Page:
FMLA

See Family and Medical Leave Act.

HEARING

In the trial court context, a legal proceeding (other than a full-scale trial) held before a judge. During a hearing, evidence and arguments are presented in an... (more...)
In the trial court context, a legal proceeding (other than a full-scale trial) held before a judge. During a hearing, evidence and arguments are presented in an effort to resolve a disputed factual or legal issue. Hearings typically, but by no means always, occur prior to trial when a party asks the judge to decide a specific issue--often on an interim basis--such as whether a temporary restraining order or preliminary injunction should be issued, or temporary child custody or child support awarded. In the administrative or agency law context, a hearing is usually a proceeding before an administrative hearing officer or judge representing an agency that has the power to regulate a particular field or oversee a governmental benefit program. For example, the Federal Aviation Board (FAB) has the authority to hold hearings on airline safety, and a state Worker's Compensation Appeals Board has the power to rule on the appeals of people whose applications for benefits have been denied.

CUSTODY (OF A CHILD)

The legal authority to make decisions affecting a child's interests (legal custody) and the responsibility of taking care of the child (physical custody). When ... (more...)
The legal authority to make decisions affecting a child's interests (legal custody) and the responsibility of taking care of the child (physical custody). When parents separate or divorce, one of the hardest decisions they have to make is which parent will have custody. The most common arrangement is for one parent to have custody (both physical and legal) while the other parent has a right of visitation. But it is not uncommon for the parents to share legal custody, even though one parent has physical custody. The most uncommon arrangement is for the parents to share both legal and physical custody.

ATTORNEY FEES

The payment made to a lawyer for legal services. These fees may take several forms: hourly per job or service -- for example, $350 to draft a will contingency (... (more...)
The payment made to a lawyer for legal services. These fees may take several forms: hourly per job or service -- for example, $350 to draft a will contingency (the lawyer collects a percentage of any money she wins for her client and nothing if there is no recovery), or retainer (usually a down payment as part of an hourly or per job fee agreement). Attorney fees must usually be paid by the client who hires a lawyer, though occasionally a law or contract will require the losing party of a lawsuit to pay the winner's court costs and attorney fees. For example, a contract might contain a provision that says the loser of any lawsuit between the parties to the contract will pay the winner's attorney fees. Many laws designed to protect consumers also provide for attorney fees -- for example, most state laws that require landlords to provide habitable housing also specify that a tenant who sues and wins using that law may collect attorney fees. And in family law cases -- divorce, custody and child support -- judges often have the power to order the more affluent spouse to pay the other spouse's attorney fees, even where there is no clear victor.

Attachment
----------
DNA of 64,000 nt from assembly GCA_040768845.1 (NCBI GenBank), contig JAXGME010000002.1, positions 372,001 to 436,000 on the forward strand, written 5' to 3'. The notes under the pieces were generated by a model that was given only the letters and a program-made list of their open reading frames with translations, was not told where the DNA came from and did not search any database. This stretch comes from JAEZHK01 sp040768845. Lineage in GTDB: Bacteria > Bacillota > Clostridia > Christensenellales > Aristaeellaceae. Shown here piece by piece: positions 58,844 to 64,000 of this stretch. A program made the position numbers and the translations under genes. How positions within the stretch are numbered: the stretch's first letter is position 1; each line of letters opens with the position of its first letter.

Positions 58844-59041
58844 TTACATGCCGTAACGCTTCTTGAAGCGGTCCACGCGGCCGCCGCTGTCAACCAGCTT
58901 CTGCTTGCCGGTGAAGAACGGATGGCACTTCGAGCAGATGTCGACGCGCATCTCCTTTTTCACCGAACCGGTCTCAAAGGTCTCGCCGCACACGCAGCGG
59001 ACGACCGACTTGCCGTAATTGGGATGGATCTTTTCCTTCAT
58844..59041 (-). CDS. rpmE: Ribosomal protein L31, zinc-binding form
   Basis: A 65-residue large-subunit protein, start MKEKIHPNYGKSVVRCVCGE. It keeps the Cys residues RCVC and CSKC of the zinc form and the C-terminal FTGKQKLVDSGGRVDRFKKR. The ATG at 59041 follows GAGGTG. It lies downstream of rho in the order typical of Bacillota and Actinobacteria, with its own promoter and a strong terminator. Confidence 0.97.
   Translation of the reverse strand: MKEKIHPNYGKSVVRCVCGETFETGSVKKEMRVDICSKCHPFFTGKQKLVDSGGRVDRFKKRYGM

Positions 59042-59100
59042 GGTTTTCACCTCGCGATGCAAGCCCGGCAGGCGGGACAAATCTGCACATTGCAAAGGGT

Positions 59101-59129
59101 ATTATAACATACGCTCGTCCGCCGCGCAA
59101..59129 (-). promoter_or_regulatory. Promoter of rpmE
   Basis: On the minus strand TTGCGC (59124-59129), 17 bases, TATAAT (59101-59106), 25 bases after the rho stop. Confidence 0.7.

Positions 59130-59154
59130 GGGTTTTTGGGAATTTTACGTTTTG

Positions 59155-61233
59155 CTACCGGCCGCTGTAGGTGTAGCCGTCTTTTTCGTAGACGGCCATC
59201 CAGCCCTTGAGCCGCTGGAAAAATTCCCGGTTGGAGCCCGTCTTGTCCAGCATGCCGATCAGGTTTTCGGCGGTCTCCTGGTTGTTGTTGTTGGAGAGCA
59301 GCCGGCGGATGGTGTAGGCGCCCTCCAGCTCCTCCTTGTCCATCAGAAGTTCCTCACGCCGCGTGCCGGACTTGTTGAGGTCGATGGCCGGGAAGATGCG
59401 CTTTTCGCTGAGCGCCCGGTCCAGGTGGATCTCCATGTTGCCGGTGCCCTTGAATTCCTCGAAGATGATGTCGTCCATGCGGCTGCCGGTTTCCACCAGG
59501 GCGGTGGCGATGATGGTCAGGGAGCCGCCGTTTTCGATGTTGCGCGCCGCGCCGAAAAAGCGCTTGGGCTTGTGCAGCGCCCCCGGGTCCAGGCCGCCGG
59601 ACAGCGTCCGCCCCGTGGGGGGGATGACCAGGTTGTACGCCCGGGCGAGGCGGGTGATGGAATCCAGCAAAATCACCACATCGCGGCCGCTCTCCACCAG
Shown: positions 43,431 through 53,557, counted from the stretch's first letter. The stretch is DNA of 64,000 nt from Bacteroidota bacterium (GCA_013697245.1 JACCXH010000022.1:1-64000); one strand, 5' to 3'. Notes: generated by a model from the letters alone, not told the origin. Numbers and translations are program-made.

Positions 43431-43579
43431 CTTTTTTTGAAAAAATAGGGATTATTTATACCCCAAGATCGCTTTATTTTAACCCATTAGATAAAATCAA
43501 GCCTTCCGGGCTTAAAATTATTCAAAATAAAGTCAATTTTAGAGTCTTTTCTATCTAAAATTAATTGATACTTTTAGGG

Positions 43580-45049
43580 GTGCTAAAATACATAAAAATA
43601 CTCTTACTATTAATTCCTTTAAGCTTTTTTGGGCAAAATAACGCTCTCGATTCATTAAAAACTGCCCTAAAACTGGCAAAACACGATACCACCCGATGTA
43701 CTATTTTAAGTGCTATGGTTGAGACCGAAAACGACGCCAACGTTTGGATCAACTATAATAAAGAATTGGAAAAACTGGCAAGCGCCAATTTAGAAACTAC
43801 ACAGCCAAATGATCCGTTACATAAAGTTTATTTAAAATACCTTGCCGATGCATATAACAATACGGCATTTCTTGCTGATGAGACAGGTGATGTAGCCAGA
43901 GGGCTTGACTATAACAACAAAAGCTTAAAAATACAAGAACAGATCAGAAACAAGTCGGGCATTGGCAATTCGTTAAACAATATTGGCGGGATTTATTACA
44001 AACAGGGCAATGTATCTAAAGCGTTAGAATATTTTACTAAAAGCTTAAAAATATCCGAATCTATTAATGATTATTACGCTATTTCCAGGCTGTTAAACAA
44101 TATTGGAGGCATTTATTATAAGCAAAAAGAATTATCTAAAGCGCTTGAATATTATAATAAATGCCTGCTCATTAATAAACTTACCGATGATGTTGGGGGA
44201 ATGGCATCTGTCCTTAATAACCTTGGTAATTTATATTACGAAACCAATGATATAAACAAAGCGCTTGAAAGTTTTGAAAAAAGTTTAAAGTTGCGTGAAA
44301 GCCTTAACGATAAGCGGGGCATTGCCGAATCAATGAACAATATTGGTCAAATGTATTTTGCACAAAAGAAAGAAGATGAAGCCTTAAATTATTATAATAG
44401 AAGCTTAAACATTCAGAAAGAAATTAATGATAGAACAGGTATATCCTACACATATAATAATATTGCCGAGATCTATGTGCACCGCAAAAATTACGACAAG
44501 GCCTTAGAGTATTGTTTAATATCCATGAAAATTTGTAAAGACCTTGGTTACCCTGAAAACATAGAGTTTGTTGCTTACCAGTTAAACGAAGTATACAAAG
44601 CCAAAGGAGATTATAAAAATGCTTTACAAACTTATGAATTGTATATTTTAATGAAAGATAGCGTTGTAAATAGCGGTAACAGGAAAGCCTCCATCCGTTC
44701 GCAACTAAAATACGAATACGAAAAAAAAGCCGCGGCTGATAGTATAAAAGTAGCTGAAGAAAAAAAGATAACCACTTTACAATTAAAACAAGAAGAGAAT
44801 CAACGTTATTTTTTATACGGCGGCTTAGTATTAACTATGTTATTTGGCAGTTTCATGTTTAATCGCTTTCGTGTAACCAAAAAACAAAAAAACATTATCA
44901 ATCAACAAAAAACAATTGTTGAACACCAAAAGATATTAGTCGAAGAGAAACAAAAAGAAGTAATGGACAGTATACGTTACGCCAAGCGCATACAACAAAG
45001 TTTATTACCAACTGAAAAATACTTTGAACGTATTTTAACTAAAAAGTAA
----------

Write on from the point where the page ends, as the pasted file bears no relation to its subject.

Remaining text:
SEPARATION

A situation in which the partners in a married couple live apart. Spouses are said to be living apart if they no longer reside in the same dwelling, even though... (more...)
A situation in which the partners in a married couple live apart. Spouses are said to be living apart if they no longer reside in the same dwelling, even though they may continue their relationship. A legal separation results when the parties separate and a court rules on the division of property, such as alimony or child support -- but does not grant a divorce.

SAMPLE LEGAL CASES

Beth R. v. Donna M.

... LAURA E. DRAGER, J. In this divorce action arising out of a same-sex marriage entered into in Canada, defendant moves for dismissal of the action on the grounds that the marriage is void under New York law. ... On April 24, 2007, plaintiff filed the instant divorce action. ...

CM v. CC

... Earlier this year, the parties filed for divorce in this court and an inquest on grounds was held. ... The parties have submitted a joint memorandum of law requesting that this court grant a divorce in this matter once the ancillary issues of custody and finances are resolved. [1]. ...

Mesholam v. Mesholam

... PIGOTT, J. The question is whether in this case the commencement of a prior, discontinued divorce action may serve as the valuation date for marital property for purposes of equitable distribution in a later divorce action. ... The wife commenced an action for divorce in 1994. ...